How “tita” in Baguio: tourist guide in the event of a pandemic
Baguio is full, but there is a way around that if you really want to go on vacation.
The COVID testing requirement was dropped for fully vaccinated visitors in October, and there were (supposed to be) âthree easy requirementsâ that had to be met to get there. The first was to get a Visita QTP, a QR tourist pass that shows where you’re staying and for how long – it’s practically a visa.
Baguio only accepts 2,000 tourists a day, so requesting a Visita code online (visita.baguio.gov.ph) was difficult, especially when my friend Kat and I had already booked a hotel for the second week of November, after All Saints’ Day but before payday – to avoid the crowds.
Visita’s website required basic information, valid ID, and digital copies of vaccination cards, but booking a piso sale on Cebu Pacific was easier. There have been dates blocked which, according to the Baguio Tourism page on Facebook, means that the cap has already been reached. Our hotel, Azalea Hotels & Residences, luckily helped us get our QTP Visita on time.
Baguio is strict with tourist arrivals, and AzalÃ©e chief executive Elisa Escobar said a thousand slots were recently opened for December, but those were also filled quickly. The good news, she added, is that âhotels that wish to set up their own triage will not be included in the 2,000 tourist cap.
âWe were forced to cancel reservations this weekend because guests could not get a Visita pass,â Escobar added. Anticipating revelers, Azalea will soon have her own yard to greet guests.
So, what exactly is a Baguio yard?
Baguio Visita explains on Facebook: Yard staff scan QTP to check travel status. If the travel status is pending or rejected, the tourist will be returned. For approved trips, a health check (temperature check) and document validation (vaccination card check) will be performed. If visitors converge during peak hours, expect a longer wait time.
The marshalling area was on the grounds of the Baguio Convention Center, but we ignored it and instead did a surprise ‘drive-through’, which apparently was protocol when picking up a bus.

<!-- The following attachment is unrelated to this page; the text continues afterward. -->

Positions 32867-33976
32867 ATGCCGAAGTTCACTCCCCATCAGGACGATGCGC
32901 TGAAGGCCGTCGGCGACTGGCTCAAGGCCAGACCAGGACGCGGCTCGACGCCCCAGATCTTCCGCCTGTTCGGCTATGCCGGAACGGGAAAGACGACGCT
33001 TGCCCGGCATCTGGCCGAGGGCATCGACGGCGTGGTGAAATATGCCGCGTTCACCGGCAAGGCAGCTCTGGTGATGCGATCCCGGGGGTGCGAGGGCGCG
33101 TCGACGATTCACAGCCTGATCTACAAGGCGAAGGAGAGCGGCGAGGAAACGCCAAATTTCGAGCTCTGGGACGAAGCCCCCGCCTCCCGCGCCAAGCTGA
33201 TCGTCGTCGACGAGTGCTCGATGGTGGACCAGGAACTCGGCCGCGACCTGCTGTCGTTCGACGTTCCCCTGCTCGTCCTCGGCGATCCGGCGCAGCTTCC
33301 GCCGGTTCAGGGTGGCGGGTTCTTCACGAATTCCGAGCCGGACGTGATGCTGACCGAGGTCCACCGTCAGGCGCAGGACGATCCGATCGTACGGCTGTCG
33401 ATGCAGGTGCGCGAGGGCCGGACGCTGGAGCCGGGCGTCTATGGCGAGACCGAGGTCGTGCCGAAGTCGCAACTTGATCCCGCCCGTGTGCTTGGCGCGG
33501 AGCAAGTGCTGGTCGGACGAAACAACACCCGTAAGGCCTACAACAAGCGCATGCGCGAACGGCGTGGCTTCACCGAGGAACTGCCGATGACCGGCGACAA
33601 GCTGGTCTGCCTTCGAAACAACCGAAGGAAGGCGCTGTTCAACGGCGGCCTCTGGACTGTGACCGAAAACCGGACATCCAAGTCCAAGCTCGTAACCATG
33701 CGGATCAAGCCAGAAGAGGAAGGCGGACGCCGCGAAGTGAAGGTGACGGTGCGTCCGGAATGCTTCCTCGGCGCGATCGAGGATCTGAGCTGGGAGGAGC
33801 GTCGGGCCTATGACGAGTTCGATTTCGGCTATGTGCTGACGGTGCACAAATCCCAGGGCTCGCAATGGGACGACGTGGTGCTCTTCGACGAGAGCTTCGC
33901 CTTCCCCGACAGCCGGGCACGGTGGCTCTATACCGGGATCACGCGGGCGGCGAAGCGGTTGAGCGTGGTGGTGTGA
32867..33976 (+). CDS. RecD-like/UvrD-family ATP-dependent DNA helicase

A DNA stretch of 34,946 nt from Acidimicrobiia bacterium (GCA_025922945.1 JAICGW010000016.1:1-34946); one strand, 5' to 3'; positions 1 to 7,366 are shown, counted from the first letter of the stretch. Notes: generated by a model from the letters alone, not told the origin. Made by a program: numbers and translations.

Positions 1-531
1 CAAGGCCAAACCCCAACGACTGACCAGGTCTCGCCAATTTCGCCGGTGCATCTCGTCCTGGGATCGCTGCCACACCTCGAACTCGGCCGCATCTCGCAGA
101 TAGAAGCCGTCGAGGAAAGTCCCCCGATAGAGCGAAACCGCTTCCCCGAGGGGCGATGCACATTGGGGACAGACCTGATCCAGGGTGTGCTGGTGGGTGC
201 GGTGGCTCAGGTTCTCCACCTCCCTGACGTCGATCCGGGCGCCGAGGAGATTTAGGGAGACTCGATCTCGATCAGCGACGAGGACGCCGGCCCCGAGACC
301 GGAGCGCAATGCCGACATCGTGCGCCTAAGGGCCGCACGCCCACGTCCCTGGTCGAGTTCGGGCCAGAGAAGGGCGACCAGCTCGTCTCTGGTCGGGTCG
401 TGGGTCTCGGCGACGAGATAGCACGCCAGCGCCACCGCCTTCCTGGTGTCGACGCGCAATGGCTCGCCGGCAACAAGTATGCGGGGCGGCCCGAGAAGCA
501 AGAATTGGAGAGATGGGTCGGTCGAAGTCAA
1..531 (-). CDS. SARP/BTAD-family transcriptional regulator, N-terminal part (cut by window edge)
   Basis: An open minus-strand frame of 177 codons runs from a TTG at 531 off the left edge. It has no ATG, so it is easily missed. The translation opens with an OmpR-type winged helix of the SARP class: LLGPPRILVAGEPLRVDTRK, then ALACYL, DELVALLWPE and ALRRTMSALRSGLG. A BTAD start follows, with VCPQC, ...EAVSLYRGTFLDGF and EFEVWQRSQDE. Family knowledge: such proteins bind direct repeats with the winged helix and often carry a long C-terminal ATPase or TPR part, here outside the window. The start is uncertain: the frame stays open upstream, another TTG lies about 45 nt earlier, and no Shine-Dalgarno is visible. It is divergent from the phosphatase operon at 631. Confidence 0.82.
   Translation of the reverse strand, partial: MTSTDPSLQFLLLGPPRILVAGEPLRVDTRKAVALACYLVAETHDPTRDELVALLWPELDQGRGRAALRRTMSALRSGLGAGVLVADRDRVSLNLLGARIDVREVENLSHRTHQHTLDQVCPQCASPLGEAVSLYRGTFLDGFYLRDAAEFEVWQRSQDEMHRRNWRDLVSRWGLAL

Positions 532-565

Kat and I had been planning our trip to northern Luzon since the start of this year. We wanted to go back to Sagada, maybe get a tattoo in Whang-ud in Buscalan and eat an authentic pancit batil patung in Tuguegarao, but we realized that the pandemic is already tiresome, and we can skip all that and stay in the cool and the comfortable City of Pines to titillate it. The ‘adventurous’ part would be taking a bus, but that also didn’t happen as we booked the JoyBus Premiere online (iwantseats.com.ph), a non-stop luxury bus with its own attendant, toilets and its sorting.
Instead of sorting on arrival as in private vehicles, we did a sorting in Cubao before boarding. It was pretty quick, and we didn’t have to go down to the convention center. The attendant gave us a small piece of paper that served as a âtriage passâ (keep it). JoyBus also maintained a limited capacity and some seats were empty.
Nostalgic and new Baguio
My Baguio vacation was cold but still fun, like this previous trip when, after one too many drinks, my friends and I decided to get on a bus the following Sunday just to get boating to Burnham Park as neither of us are had done before. .
This time, we rediscovered the nostalgic and explored the new Baguio.
We ate at Baguio classics: Volante for the cheese pizza and the chicken and pesto pasta, and Good Taste for the butter chicken, the chopsuey lechon and the cheap dessert. This was our umpteenth visit, but it was our first time trying Vizco’s popular pandemic strawberry shortcake (tastes best at the source, as expected). We even went to the Misty SM Baguio for the ‘looking out’ terraces and supplies.
The Home Sweet Home Chapel on Governor Pack Road was always a good alternative for Sunday Mass when Baguio Cathedral is full. Hill Station’s fine-dining restaurant on the century-old Casa Vallejo road on Upper Session had a pianist and families for Sunday lunch, a good sign that business is back.